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Republic of the Philippines

SUPREME COURT
Manila
SECOND DIVISION
G.R. No. 135806

August 8, 2002

TOYOTA MOTORS PHILIPPINES CORPORATION LABOR UNION, petitioner,


vs.
TOYOTA MOTOR PHILIPPINES CORPORATION EMPLOYEES AND WORKERS
UNION, TOYOTA MOTOR PHILIPPINES CORPORATION, and THE SECRETARY OF
LABOR AND EMPLOYMENT, respondents.
BELLOSILLO, J.:
This is a petition for certiorari under Rule 65 of the Rules of Court, as amended, seeking
to set aside the Resolution of 5 June 1998 and the Order of 10 August 1998 both issued
by respondent Secretary of Labor and Employment in OS-A-5-58-98 (NCR-OD-M-97040311) which affirmed the decision of the Med-Arbiter dated 24 February 1998. The
assailed decision dismissed both the Petition for Certification Election filed by
respondent Toyota Motor Philippines Corp. Employees and Workers Union
(TMPCEWU) and the Petition-in-Intervention filed by petitioner Toyota Motor Philippines
Corp. Labor Union (TMPCLU).
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On 24 April 1997 respondent TMPCEWU filed a Petition for Certification Election before
the Med-Arbitration Unit of the DOLE-National Capital Region (DOLE-NCR) seeking to
represent the rank-and-file employees of the manufacturing division from Levels 1 to 4
of Toyota Motor Philippines Corp. (TMPC).
On 13 May 1997, while the case was pending hearing, petitioner TMPCLU claiming to
be the legitimate labor organization, filed a Motion to Intervene with Opposition to the
Certification Election praying that it be allowed to intervene and, thereafter, the petition
by TMPCEWU be denied for lack of merit. It claimed that the petition was premature
due to an earlier resolution by the Secretary of Labor ordering the conduct of a
certification election among the rank-and-file employees of TMPC represented by
petitioner which was the subject of certiorari proceedings before the Supreme Court and
still awaiting final resolution at the time; and, that the collective bargaining unit which
respondent TMPCEWU sought to represent violated the "single or employer" unit policy
since it excluded the rank-and-file employees in the other divisions and departments in
respondent TMPC.1
In its motion petitioner TMPCLU outlined the antecedent events prior to the
TMPCEWU's filing of its Petition for Certification Election on 24 April 1997 thus -

1. On 26 November 1992 it (TMPCLU) filed a petition for certification election


before Med-Arbiter Paterno D. Adap, docketed as NCR-OD-M-9211-053;
2. On 8 March 1993 Med-Arbiter Adap dismissed TMPCLU's petition on the
ground that the labor organization's membership was composed of supervisory
and rank-and-file employees in violation of Art. 245 of the Labor Code, and that
at the time of the filing of its petition, TMCPLU had not even acquired legal
personality yet;
3. On appeal, the Secretary of Labor, in a Resolution dated 9 November 1993
signed by Undersecretary Bienvenido E. Laguesma, set aside the Med-Arbiter's
Order and directed the holding of a certification election among the regular rankand-file employees of TMPC. In setting aside the assailed order, the Office of the
Secretary argued that:
Contrary to the allegation of herein respondent-appellee, petitionerappellant was already a legitimate labor organization at the time of the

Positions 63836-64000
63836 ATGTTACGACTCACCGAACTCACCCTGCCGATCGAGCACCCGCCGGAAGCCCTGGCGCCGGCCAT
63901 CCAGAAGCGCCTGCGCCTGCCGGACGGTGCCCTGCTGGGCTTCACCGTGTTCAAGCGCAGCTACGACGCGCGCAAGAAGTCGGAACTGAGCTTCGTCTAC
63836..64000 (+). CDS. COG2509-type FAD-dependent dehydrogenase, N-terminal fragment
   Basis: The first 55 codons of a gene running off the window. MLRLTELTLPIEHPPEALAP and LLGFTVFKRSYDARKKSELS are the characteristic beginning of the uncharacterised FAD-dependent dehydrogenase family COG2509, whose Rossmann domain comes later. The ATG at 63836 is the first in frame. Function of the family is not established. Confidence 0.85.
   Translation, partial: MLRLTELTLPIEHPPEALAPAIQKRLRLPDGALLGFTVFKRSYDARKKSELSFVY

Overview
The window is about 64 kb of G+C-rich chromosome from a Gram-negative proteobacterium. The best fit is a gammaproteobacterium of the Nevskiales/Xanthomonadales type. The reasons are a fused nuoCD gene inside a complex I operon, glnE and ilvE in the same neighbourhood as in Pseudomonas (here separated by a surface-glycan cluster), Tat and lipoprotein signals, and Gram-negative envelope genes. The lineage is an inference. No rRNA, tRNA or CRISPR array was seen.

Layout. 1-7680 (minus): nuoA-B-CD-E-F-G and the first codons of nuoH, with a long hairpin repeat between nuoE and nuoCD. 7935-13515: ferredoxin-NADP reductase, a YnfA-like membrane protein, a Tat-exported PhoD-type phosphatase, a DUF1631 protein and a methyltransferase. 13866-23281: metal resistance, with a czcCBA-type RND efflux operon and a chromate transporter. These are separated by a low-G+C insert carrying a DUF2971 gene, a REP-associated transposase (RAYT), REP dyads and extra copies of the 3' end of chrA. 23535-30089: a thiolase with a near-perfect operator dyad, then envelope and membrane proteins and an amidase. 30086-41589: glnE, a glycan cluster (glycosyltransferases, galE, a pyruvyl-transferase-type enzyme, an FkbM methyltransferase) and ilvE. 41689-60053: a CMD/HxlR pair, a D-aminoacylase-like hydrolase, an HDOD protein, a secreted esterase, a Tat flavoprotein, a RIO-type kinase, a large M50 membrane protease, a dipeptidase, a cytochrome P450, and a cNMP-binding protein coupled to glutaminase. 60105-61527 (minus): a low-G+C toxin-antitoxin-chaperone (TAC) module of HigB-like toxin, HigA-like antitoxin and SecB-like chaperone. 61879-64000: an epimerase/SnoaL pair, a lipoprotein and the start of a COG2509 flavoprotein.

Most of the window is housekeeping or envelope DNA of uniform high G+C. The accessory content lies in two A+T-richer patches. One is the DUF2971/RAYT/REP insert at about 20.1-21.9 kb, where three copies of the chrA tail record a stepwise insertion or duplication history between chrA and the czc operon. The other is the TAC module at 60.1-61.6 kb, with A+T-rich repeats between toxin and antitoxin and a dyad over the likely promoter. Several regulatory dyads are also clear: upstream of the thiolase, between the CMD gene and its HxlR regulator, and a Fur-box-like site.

filing of the petition on 26 November 1992. Records show that on 24
November 1992 or two (2) days before the filing of the said petition, it was
issued a certificate of registration.
4. Acting on TMPC's motion for reconsideration the Secretary of Labor set aside
his earlier resolution and ordered the remand of the case to the Med-Arbiter
concluding that the issues raised by TMPC both on appeal and its motion for
reconsideration were factual issues requiring further hearing and production of
evidence;
5. Pursuant to the order above-mentioned, the Med-Arbiter on 28 September
1994 dismissed TMPCLU's petition for certification election for failure of petitioner
to acquire legal personality at the time of the filing of the said petition;
6. The motion for reconsideration filed by TMPCLU before the Secretary of
Labor, which was treated as an appeal from the order of the Med-Arbiter dated
28 September 1994, was granted and the said order was set aside. In lieu
thereof, a new order was issued giving due course to the petition and directing
the conduct of a certification election among the rank-and-file employees of
TMPC;
7. The Secretary of Labor, in his order dated 14 July 1995, denied for lack of
merit the motion for reconsideration filed by TMPC;
8. On 20 April 1996 the Secretary of Labor issued a new resolution directing the
conduct of a certification election among the rank-and-file employees of TMPC;
and

9. TMPC lodged a special civil action for certiorari before the Supreme Court
assailing the 20 April 1996 Resolution of the Secretary of Labor; and on 19
February 1997, the Supreme Court2 set aside the assailed Resolution of the
Secretary of Labor and reinstated the Order of the Med-Arbiter dated 28
September 1994. In its decision, the Supreme Court ruled that since TMPCLU's
membership list contained the names of at least twenty-seven (27) supervisory
employees in Level Five positions, "the union could not, prior to purging itself of
its supervisory employee members, attain the status of a legitimate labor